President Bush stated myth as fact when he called 9/11 an “unprecedented attack on our soil” (Nov. 8, 2006). This myth is that the mainland has never been attacked before. The greatest irony is that the term “patriot” is used in enunciating this myth while the myth obliterates the very attacks on American soil that were suffered and which forged the enduring values of our country. These tribulations on our soil set the stage for the drafting of our Constitution and Bill of Rights. American Patriots faced overwhelming odds in attacks from the 50,000 British troops sent to put down the establishment of a new nation. As well, 30,000 Hessians, Scots Highlanders and other hired mercenaries poured into America by sea and through Canada in 1775-76. When, late in the Revolutionary War, the Americans were being routed from New York, the British burned and the Hessians ransacked dwellings. One British soldier wrote that the Hessians used bayonets to “put all to death that fell into their hands.” In that one battle, more than 1,000 patriots died. Early on, the Americans lost the historic battle at Bunker Hill and 14,000 British troops and 5000 British sympathizers occupied Boston for 10 months. This was followed by attacks, often successful for the British, along the Eastern Seaboard, including Falmouth, Long Island, Lake Champlain, Newport, Princeton, and Danbury. Cities were burned and occupied by the enemy. Just before the beginning of the Revolutionary War, John Adams, the future president, intervened on behalf of the young British soldiers arrested for the Boston Massacre. Adams believed that human rights demanded fair treatment of prisoners, a trial, and counsel, even for the enemy. He insisted on serving free as their counsel.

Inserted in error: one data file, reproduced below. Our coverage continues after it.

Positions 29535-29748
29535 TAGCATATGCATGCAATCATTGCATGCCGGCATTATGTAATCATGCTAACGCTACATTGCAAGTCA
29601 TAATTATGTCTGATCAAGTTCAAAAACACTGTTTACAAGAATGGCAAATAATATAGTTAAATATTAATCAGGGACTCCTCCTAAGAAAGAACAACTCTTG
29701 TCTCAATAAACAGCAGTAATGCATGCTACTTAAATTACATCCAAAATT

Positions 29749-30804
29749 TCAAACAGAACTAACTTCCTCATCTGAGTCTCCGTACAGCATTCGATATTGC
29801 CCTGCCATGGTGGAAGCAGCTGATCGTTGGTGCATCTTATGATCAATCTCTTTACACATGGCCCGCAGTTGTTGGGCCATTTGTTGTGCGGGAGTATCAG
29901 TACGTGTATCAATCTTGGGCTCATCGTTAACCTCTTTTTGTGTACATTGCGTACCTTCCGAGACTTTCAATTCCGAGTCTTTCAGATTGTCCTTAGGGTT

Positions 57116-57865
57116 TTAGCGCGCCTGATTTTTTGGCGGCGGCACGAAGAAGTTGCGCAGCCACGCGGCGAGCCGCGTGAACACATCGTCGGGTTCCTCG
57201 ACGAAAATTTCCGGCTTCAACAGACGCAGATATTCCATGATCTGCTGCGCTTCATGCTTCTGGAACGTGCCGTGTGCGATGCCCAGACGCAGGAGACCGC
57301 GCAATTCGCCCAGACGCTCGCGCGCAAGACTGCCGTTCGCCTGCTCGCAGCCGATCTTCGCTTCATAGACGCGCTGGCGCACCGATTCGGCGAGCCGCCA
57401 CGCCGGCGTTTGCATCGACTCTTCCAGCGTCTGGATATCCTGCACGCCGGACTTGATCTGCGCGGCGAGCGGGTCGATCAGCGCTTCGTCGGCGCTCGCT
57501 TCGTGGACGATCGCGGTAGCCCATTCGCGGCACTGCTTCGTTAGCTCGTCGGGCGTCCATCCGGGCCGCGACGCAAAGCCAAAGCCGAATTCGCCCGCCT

Habeas corpus, a right guaranteed in the Constitution is essentially eliminated in the 2006 Military Commissions Act, which sets up what has been described as a “kangaroo court” for non-citizens at Guantanamo. The newly reintroduced Restoration of Habeas Corpus Bill sponsored by Sens. Patrick Leahy, D-Vt., and chairman of the Senate Judiciary Committee, and Arlen Specter, R-Pa. should be passed. This bill will restore judicial procedure for prisoners caught in indefinite summary detention. [Excerpted from Koenig in Lansing State Journal, 9/23/07.]